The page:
Williams %R Indicator
The Williams %R Indicator is a technical analysis tool that analyzes the price of a commodity to determine whether it is being overbought or oversold in comparison to its intrinsic value over a certain period. It is similar to a Stochastic Oscillator (a momentum indicator that uses support and resistance levels to form its analysis) but does not range from 0 to 100, it instead ranges from -100 to 0. The Williams %R Indicator, also known as the Williams Percent Range, is not only similar to the Stochastic Oscillator, it is also used as an alternative to it.
The Williams %R Indicator can be very useful for even entry-level investors in deciding when to enter and exit a commodity or security based on the current pricing of securities as compared to the “correct” price or “real” value of the security. The extreme indicators on the William %R indicator are -100, which suggests the lowest price of a commodity over ‘n’ number of days, and 0, which indicates the highest price of shares over ‘n’ number of days. Since these are the two extreme ends, the midpoint stands at -50, this is considered to be the intrinsic value of the commodity. Any fluctuation above this value means that shares are being sold higher than their intrinsic value and any fluctuation below this figure means that shares are being sold below their intrinsic value.
It is a generally accepted default for the Williams %R Indicator that readings between 0 and -20 are considered overbought (shares are being purchased in excess at a higher price and hence the market is bullish) and readings between -80 and -100 are considered oversold (shares are being sold in greater volumes at lower than intrinsic value, hence the market is bearish). The typical period associated with the Williams %R Indicator is 14 days. These values are considered defaults and are usually meant to be influenced and adapted according to the characteristics of the share itself.
It’s important to remember that an overbought indication does not mean that the share price is going to fall and correct itself and vice versa, it simply means that the price is near the highs of its recent range. The overbought and oversold state in a Williams %R Indicator may continue for a prolonged period and does not signal market direction. It specifically signals the state of the market with the selected period and can act as a signal to take action when the Williams %R Indicator moves out of the overbought or oversold territory.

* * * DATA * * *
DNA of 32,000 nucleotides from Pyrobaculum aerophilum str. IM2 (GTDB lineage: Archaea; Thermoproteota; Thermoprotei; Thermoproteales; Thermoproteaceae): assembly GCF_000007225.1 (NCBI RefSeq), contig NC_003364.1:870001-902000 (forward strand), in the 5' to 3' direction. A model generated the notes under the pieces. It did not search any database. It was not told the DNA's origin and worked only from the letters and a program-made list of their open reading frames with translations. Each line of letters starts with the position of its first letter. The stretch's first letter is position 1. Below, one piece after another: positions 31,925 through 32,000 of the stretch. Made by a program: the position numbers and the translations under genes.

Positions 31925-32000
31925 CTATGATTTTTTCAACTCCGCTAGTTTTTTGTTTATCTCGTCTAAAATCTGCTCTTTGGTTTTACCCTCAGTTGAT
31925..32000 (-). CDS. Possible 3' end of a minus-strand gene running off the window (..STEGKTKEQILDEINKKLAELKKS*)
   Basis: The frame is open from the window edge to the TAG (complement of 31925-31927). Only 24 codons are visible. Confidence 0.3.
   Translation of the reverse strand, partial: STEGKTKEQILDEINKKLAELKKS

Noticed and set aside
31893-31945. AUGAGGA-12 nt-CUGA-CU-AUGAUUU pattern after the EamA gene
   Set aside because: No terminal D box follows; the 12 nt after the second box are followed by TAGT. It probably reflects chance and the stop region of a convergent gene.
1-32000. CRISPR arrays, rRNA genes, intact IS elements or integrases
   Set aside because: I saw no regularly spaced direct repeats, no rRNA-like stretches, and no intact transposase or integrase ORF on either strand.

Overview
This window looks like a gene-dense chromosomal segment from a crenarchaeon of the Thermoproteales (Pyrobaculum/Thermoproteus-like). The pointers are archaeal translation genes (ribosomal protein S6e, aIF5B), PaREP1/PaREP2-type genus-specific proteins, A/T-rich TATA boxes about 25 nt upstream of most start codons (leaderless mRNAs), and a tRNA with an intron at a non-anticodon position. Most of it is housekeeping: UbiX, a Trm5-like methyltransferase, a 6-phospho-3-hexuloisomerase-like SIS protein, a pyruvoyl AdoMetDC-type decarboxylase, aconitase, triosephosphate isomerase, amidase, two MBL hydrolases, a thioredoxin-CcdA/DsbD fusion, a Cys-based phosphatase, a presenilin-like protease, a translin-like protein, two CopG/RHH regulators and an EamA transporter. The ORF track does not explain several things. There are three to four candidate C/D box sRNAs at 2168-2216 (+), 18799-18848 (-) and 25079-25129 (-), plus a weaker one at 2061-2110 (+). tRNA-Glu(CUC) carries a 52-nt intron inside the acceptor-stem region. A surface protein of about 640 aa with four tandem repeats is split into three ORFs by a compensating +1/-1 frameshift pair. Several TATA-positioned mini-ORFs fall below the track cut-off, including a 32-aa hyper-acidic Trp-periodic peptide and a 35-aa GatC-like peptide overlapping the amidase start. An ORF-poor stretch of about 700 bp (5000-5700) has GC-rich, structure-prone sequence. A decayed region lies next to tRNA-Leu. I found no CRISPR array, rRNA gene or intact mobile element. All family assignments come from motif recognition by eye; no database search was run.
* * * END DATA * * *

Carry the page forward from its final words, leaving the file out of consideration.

Limitations of using the Williams %R Indicator
Here are a few of the limitations faced when using the Williams %R Indicator
- The Williams %R Indicator indicates the current state of the market, it does not predict the market direction of forecast potential commodity movement. Hence taking any position based solely based on the Williams %R Indicator may prove to be more damaging than advantageous.
- This indicator can prove to be overly responsive as it may give many false signals. The indicator may show a figure of -90 (oversold) which starts increasing every day, yet you may see no increase in the price itself. This is because the indicator is only looking back at the past 14 days and is unaffected by prices before that, even if the trend, in the long run, is still moving downwards or if the price hasn’t moved at all.
- The Williams %R Indicator cannot be relied on solely for technical analysis and decision making when taking a position in the market, it must be paired with other tools to maximise the opportunity of a successful market prediction.
The formula for Williams %R Indicator
To calculate the Williams %R Indicator you must:
- Calculate the highest and lowest peaks for 14 days
- On the 14th day itself, take note of the highest, lowest and current price. You will now be able to fill in all the variables in the indicator’s formula.
- On the 15th day, note the current, highest and lowest prices for the day and compute the new Williams %R indicator but only for the previous 15 days (Omit the 1st day from the previous calculation).
- At the end of each new period, compute the new Williams %R Indicator considering only the previous 15 days.
The formula itself for the Williams R indicator is:
Williams %R = (highest high (14 periods) - most recent close) / (highest high (14 periods) - lowest low (14 periods))
Frequently Asked Questions Expand All
The rule that Williams generally used when applying this indicator was Buy an oversold stock when:
- %R Reaches -100
- A period of 5 trading days has passed since -100 was last reached
- %R has risen above -95 or -85
Sell an overbought when:
- %R Reaches 0
- A period of 5 trading days has passed since 0 was last reached
- %r has fallen below -5 or -15
It is also important to note that the Williams %R Indicator comes with its own set of limitations and should not be used solely to take a position in the market, instead it should be paired with other technical tools for an accurate market prediction.
Larry Williams, an American author, stock, commodity trader and politician from Montana, USA developed the Williams %R Indicator which is a momentum indicator that is the inverse of the Fast Stochastic Oscillator.